Case Western Reserve University is the top-ranked private research university in Ohio. As a leading research institution in the U.S. and the world, Case Western Reserve holds matters of academic integrity in high regard.
Case Western Reserve expects students to uphold the university's standards of academic conduct. Those who fail to meet ethical guidelines not only threaten their academic standing but the academic standing of the university as a whole. Students caught violating academic integrity policies face repercussions ranging from failed coursework to expulsion from the university.
In this article, we'll review Case Western Reserve's academic integrity policies and detail how the university responds to allegations. We'll also discuss how a student defense attorney can help you.
How Does Case Western Reserve Define Academic Integrity?
Case Western Reserve requires its students to practice reasonable precautions in academic matters. According to the Case Western Reserve University Academic Integrity Policy, reasonable precaution refers to “implementing measures that reduce the opportunities for academic misconduct but do not inhibit inquiry, create disruption or distraction in the testing environment, or create an atmosphere of mistrust.”
The university considers students who fail to meet these standards guilty of academic dishonesty. Although there are many different forms of academic dishonesty, Case Western Reserve mentions a few specific types in its
Academic Integrity Policy. Here are a few common examples:
Cheating is attempting to gain academic advantage by participating in unauthorized behavior. Case Western Reserve includes but does not limit cheating to:
- Copying someone else's work
- Falsifying problem solutions or laboratory reports
- Using unauthorized sources, notes, or computer programs
- Failing to follow instructions or procedures during a test
Plagiarism refers to using someone else's work and presenting it as your own. Case Western Reserve prohibits students from presenting another's words or ideas from printed or electronic sources without proper attribution.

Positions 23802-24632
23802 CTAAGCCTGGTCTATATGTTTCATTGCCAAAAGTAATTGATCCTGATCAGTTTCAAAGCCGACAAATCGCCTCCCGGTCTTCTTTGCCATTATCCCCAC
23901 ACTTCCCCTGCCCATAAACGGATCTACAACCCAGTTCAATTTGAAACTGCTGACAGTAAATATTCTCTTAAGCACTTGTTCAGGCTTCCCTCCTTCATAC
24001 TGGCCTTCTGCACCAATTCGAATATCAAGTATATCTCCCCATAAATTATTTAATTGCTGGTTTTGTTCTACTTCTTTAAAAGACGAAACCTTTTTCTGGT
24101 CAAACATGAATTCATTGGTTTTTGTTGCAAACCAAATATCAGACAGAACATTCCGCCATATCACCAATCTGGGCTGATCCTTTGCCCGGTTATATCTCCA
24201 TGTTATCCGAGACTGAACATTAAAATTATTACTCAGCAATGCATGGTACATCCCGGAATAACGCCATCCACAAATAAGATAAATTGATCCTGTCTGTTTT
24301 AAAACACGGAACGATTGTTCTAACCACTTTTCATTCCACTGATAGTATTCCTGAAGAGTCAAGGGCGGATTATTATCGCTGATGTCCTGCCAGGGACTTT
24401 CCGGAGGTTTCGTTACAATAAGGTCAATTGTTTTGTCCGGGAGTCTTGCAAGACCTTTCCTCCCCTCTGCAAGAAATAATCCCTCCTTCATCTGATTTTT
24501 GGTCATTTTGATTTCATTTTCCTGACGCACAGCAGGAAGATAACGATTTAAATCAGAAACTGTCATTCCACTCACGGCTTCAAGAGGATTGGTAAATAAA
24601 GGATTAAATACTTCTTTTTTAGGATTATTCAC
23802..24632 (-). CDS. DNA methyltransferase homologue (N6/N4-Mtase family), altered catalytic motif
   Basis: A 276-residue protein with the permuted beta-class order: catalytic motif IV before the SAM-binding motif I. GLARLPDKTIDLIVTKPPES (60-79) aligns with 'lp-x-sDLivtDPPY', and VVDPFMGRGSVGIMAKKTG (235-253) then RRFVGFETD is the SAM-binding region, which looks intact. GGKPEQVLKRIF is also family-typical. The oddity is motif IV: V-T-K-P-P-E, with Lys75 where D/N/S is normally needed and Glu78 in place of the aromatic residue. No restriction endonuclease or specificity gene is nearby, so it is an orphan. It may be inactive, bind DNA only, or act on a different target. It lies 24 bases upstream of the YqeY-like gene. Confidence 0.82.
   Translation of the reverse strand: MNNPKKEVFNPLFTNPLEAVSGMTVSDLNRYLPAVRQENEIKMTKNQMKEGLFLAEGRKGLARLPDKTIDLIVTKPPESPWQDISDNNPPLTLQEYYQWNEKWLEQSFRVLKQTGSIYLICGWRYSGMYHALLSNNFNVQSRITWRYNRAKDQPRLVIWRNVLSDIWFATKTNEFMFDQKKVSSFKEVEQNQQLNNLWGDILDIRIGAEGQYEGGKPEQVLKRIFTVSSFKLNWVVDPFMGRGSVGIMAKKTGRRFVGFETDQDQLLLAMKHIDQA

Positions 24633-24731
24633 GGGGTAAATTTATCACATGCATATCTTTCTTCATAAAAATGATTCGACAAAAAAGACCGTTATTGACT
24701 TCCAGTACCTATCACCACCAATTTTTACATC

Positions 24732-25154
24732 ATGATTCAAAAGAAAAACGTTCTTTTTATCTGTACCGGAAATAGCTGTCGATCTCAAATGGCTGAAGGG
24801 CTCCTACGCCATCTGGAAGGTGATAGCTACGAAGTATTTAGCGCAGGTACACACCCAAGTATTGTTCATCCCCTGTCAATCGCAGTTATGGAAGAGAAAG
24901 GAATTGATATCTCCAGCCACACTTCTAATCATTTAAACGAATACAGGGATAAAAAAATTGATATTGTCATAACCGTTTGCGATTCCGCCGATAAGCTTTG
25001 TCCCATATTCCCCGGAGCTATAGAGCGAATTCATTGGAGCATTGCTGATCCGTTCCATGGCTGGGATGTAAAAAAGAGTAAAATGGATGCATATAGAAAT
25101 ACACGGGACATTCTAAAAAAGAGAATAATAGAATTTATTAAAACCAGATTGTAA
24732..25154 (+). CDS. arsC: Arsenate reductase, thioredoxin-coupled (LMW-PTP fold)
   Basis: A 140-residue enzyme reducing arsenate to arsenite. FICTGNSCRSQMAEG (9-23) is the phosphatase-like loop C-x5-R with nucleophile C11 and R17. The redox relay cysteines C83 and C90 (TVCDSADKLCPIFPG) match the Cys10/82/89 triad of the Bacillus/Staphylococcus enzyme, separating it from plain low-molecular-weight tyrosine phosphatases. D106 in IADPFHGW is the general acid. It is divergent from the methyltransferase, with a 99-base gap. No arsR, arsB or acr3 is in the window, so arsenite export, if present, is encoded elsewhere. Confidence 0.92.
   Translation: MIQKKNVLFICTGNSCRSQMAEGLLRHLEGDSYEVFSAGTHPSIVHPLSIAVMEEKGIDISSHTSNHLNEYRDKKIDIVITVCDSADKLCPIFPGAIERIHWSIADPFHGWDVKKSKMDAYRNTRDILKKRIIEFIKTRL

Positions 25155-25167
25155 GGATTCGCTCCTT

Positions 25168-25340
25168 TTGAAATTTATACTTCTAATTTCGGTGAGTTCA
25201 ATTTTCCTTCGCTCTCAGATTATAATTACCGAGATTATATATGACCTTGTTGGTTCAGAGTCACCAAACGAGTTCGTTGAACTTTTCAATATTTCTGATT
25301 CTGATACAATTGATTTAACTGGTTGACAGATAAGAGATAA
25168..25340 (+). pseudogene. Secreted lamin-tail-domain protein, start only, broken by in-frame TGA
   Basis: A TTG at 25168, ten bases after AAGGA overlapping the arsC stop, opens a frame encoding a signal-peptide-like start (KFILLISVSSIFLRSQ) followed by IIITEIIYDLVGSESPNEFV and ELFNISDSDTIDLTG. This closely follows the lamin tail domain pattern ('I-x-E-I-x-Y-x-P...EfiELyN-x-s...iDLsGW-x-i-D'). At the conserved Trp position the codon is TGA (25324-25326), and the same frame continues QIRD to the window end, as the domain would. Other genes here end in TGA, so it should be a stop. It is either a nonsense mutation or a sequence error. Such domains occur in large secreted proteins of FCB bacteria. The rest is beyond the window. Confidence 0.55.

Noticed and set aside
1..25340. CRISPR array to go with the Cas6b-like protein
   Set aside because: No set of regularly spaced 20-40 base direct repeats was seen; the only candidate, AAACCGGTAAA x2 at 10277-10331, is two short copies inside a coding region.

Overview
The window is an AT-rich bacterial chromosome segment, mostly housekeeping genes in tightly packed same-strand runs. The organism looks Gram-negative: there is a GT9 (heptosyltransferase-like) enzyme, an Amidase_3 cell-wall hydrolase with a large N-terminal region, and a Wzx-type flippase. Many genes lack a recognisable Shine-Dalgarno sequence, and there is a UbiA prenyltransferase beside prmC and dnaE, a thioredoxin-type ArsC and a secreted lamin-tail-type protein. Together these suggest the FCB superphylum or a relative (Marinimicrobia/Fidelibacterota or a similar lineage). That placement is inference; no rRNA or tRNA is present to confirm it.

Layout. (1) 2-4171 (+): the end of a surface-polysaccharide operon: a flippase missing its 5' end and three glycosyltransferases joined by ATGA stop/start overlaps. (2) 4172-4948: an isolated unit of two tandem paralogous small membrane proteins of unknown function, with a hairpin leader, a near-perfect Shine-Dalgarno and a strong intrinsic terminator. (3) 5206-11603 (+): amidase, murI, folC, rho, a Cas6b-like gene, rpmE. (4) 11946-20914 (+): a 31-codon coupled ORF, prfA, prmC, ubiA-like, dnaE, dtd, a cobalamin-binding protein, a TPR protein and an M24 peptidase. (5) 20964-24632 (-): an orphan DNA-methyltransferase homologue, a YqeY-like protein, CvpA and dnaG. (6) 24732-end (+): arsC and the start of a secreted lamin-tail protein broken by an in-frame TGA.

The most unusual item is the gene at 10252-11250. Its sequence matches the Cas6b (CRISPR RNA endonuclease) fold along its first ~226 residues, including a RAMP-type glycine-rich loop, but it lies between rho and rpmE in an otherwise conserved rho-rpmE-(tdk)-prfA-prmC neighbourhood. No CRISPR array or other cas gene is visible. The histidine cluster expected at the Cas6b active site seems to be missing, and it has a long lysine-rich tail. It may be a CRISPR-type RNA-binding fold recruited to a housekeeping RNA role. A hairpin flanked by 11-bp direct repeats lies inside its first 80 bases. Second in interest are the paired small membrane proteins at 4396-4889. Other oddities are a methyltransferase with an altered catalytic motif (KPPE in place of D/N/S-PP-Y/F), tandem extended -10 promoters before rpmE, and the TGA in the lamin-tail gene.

Misrepresentation is providing false information to deceive instructors. Case Western Reserve students may not forge academic documents, present altered or falsified documents or testimony to a university official, take an exam for another student, or lie about circumstances to postpone tests or assignments.
Obstruction is an act that limits other students' educational opportunities or abilities to conduct scholarly activity. Examples include stealing a student's notebook, destroying their computer documents, or blocking their access to course materials.
Case Western Reserve also forbids students from self-plagiarism or reusing one's previous coursework or assignments. Students must get authorization from an instructor to submit work from another class.
Case Western Reserve University's Disciplinary Process
If a faculty member believes a student committed academic dishonesty, they can report the violation to the Office of Student Conduct and Community Standards. The Office of Student Conduct must refer the case to the university's Academic Integrity Board if any of the following apply:
- The student disputes the academic integrity violation
- The student disagrees with the instructor's sanction (if it exceeds the minimum punishment)